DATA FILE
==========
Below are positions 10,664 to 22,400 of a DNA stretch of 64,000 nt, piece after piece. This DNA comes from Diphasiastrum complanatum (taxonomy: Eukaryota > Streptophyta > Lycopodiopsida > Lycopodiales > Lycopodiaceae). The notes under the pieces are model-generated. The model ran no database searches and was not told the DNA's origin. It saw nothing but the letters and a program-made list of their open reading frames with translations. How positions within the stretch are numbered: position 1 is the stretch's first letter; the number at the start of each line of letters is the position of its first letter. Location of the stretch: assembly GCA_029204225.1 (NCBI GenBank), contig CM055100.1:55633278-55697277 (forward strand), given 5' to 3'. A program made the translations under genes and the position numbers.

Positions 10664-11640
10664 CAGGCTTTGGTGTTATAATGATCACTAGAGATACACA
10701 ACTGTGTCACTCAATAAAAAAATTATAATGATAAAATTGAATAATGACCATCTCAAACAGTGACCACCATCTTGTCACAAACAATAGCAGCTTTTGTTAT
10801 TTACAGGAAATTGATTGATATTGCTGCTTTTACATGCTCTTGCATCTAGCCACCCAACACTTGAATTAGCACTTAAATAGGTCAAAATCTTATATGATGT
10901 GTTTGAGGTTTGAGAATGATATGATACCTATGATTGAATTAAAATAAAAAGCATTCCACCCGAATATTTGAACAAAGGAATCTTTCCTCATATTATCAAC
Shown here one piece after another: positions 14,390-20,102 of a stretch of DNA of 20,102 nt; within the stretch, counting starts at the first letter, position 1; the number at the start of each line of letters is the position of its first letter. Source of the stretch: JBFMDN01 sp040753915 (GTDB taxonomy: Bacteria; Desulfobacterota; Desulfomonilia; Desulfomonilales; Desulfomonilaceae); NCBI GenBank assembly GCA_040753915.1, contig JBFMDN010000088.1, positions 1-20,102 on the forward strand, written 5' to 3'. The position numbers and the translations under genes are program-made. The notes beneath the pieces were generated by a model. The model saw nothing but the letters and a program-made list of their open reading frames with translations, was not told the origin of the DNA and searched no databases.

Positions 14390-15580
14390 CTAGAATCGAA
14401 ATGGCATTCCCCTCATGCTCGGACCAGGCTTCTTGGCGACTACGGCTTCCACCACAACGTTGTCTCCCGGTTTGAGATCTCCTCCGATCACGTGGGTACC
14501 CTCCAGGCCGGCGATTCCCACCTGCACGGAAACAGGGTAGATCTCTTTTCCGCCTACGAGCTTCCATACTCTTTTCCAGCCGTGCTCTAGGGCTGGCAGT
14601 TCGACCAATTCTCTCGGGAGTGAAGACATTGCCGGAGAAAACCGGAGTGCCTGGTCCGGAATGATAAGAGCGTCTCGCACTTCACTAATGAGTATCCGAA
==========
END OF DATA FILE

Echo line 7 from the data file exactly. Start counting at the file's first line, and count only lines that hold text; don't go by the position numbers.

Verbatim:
Shown here one piece after another: positions 14,390-20,102 of a stretch of DNA of 20,102 nt; within the stretch, counting starts at the first letter, position 1; the number at the start of each line of letters is the position of its first letter. Source of the stretch: JBFMDN01 sp040753915 (GTDB taxonomy: Bacteria; Desulfobacterota; Desulfomonilia; Desulfomonilales; Desulfomonilaceae); NCBI GenBank assembly GCA_040753915.1, contig JBFMDN010000088.1, positions 1-20,102 on the forward strand, written 5' to 3'. The position numbers and the translations under genes are program-made. The notes beneath the pieces were generated by a model. The model saw nothing but the letters and a program-made list of their open reading frames with translations, was not told the origin of the DNA and searched no databases.